I’ve always loved the Olympics.

I wanted to be an Olympian when I was younger. But of course that didn’t happen. My lack of stick-to-it-tiveness instead won out.

John Balentine, a former managing editor for the Lakes Region Weekly, lives in Windham.

But while I’ll never be an Olympian, I enjoy watching all the people who have stuck to their training regimens and catapulted themselves to the Olympic level.

I’ve intently watched every games since 1980, so I’ve seen a lot of these athletes come and go. As a result, I find myself comparing and contrasting the Olympics and Olympians of today with the ones of my youth.

First, I’ve never appreciated how important an audience is until these games.

While sporting event organizers here in America have done well to physically distance crowds so at least some people are able to observe the proceedings, it’s a shame these specially built Olympic venues are going completely fan-less and that no effort is being made to allow any in-person spectators.

I found the lack of an audience especially disturbing during the opening ceremony when marchers were mockingly waving to a non-existent crowd. Without the crowds, who cares? I don’t. As the famous song lyrics go, “Take me out to the ball game, take me out with the crowd,” you can’t have one without the other.

Secondly, what is up with athletes’ lack of humility? I grew up with a family member who was repulsed every time someone spiked a ball in an end zone or otherwise celebrated a little too eagerly, so I’m biased when it comes to judging athletes’ behavior. “Act like you’ve been there before” and “think of your opponent’s feelings” was that family member’s constant cry to gloating and braggadocios athletes.

From gymnast Simone Biles’ G.O.A.T. (Greatest of All Time) leotard embellishment; to over-the-top, in-your-face victory celebrations by nearly every winning athlete; to obnoxious congratulatory slaps on the butt, bear hugs and high-fives given by volleyball teammates after every winning point, it seems humble sportsmanship has gone the way of the dinosaur.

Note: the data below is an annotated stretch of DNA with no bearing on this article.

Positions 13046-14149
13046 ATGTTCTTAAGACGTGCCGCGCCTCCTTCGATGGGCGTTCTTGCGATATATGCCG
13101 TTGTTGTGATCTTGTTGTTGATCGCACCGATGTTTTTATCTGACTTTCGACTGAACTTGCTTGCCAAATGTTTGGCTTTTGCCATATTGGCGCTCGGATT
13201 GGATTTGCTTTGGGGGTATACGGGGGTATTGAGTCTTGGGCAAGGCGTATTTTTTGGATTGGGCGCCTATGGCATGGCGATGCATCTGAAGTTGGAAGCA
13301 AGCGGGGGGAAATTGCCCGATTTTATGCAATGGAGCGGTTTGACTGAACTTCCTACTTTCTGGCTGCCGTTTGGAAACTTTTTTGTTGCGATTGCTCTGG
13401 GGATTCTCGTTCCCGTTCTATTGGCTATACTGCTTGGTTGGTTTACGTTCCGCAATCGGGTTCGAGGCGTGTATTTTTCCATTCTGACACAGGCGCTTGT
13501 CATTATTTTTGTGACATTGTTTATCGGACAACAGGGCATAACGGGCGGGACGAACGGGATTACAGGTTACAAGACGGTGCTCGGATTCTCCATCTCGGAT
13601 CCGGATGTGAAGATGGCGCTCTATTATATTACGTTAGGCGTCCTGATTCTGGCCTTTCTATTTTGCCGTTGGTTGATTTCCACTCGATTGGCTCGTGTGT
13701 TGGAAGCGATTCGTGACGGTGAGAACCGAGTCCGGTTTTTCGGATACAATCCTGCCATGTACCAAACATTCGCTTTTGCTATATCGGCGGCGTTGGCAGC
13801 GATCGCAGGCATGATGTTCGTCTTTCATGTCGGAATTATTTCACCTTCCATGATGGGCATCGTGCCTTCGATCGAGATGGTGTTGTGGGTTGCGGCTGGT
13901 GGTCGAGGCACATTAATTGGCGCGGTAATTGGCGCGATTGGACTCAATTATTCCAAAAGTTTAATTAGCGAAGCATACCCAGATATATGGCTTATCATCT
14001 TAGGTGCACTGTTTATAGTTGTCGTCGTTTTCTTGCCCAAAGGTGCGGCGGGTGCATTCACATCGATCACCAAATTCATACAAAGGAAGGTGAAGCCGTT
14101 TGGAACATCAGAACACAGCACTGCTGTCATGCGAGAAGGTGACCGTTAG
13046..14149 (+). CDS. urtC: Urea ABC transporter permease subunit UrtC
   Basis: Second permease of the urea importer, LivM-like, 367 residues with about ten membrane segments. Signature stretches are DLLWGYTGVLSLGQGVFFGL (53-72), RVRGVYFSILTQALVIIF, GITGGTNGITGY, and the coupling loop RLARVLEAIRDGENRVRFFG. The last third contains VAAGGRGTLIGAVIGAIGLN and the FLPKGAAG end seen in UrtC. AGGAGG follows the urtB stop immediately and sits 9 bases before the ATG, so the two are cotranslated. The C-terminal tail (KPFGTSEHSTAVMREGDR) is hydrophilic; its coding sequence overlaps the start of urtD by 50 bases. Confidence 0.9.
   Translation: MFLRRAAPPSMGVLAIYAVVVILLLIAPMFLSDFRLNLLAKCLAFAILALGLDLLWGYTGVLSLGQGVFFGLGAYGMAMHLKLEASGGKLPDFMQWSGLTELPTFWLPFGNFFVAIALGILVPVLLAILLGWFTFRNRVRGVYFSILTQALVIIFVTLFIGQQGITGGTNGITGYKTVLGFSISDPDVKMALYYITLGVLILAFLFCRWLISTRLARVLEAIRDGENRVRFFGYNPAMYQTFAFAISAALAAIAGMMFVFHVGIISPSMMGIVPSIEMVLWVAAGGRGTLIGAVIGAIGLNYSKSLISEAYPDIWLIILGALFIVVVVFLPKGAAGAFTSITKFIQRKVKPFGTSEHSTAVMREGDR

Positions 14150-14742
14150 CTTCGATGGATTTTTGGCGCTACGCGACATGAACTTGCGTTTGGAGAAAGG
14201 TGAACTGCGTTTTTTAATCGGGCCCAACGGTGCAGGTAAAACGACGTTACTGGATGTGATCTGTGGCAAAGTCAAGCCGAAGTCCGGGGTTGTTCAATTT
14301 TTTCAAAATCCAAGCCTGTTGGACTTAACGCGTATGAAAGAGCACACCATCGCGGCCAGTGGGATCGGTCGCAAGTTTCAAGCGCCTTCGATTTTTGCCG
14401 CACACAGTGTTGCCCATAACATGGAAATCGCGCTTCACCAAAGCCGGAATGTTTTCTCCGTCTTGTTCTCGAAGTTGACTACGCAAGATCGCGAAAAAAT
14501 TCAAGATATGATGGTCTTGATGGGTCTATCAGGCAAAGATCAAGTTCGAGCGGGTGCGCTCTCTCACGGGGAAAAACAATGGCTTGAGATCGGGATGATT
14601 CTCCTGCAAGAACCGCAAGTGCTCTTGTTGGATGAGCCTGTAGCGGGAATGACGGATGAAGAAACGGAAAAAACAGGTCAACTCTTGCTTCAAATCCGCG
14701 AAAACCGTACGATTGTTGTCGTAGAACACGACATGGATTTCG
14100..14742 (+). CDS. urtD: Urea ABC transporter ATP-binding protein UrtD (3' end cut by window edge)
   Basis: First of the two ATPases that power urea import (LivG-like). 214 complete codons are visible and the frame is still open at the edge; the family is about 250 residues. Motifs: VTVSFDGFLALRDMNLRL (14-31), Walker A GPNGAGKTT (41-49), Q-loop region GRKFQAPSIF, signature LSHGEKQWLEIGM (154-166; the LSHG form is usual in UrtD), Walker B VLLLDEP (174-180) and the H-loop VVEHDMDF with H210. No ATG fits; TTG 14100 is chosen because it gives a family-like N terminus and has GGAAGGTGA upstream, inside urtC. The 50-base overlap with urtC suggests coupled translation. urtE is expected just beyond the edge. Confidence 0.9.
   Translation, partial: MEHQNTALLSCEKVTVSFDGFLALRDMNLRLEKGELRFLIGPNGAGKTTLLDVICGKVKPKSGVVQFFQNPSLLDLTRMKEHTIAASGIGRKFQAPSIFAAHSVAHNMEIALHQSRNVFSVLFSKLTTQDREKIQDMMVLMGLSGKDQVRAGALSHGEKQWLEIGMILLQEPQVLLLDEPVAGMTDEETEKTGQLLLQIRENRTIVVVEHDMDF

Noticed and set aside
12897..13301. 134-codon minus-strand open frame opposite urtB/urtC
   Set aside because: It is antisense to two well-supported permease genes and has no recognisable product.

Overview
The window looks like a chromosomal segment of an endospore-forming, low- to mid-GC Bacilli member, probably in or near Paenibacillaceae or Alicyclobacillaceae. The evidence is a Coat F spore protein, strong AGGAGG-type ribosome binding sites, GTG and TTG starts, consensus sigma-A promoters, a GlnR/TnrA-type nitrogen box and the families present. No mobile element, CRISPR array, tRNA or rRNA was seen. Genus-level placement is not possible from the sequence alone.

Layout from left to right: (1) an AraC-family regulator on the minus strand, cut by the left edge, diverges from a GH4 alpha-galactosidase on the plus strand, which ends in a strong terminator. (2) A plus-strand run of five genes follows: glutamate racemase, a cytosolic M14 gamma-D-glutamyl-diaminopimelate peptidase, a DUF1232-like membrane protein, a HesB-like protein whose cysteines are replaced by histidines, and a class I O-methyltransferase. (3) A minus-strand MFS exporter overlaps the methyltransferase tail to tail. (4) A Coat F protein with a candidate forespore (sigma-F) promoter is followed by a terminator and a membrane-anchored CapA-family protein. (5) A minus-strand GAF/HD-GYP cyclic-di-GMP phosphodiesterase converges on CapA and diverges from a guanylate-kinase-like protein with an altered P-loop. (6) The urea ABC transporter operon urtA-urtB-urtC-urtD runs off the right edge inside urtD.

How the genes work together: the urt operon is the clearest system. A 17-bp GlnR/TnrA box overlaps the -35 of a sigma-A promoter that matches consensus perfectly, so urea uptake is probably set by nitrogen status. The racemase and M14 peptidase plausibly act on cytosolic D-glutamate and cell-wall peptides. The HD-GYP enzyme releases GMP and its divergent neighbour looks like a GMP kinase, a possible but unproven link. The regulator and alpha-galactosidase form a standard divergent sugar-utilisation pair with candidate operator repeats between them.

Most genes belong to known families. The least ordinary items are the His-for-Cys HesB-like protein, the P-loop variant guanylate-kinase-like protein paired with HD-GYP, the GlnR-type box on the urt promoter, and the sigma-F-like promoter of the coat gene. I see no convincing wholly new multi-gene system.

Third, speaking of Simone Biles, it’s funny how she and everyone else thinks she is the Greatest of All Time. I know this moniker is based on her 19 competition medals, but does winning the most actually make her the best?

Just as I don’t think Tom Brady is the G.O.A.T. when it comes to football just because he has the most Super Bowl rings, I don’t think Biles is the greatest gymnast. She’s not the greatest because she’s not the most important. Mary Lou Renner, who inspired a generation of American gymnasts, and Nadia Comaneci, the Romanian who inspired the whole world with her perfect 10, are much more legendary than Biles. Greatness is more than how many wins you rack up, it’s your ability to transcend sport. And, besides, no real G.O.A.T. says he or she is the G.O.A.T.

Fourth, why are these Olympics still being called “Tokyo 2020”? The calendar has flipped over to 2021 and any reference to 2020 is just weird.

Fifth, can the women’s beach volleyball players’ swimsuits get any smaller? I find it funny in this alleged era of #MeToo that female athletes are still allowing their bodies to be used by media executives to bolster TV ratings, as evidenced during NBC’s extensive coverage of beach volleyball on Saturday night.

I understand why suits need to be form-fitting in speed sports such as swimming, cycling and running when billowing uniforms are an aerodynamic drag, but volleyball certainly doesn’t require such material-minimizing measures.

I just wonder why women’s advocates stay quiet while female athletes’ bodies are used as an obvious ploy to attract TV viewers. The women either don’t understand what they’re doing and how it impacts male viewers, don’t care or do it on purpose to sell themselves and their sport to the masses who otherwise wouldn’t care a whit about beach volleyball.

As if that last observation doesn’t reveal it already, the last thing I’ve realized during this Olympics is how truly old and curmudgeonly I’m getting. These Olympians are now half my age, and that’s just a sad fact.

I’m jealous of their youthfulness, energy and self-confidence. But most especially, I’m jealous that they, unlike me, have stuck to their passions and are going for the gold. This deep jealousy probably colors how I see these games, so before I sink further into curmudgeonly critique, maybe I should just sit back and enjoy the fanfare. Or, should I say, fan-less fare.

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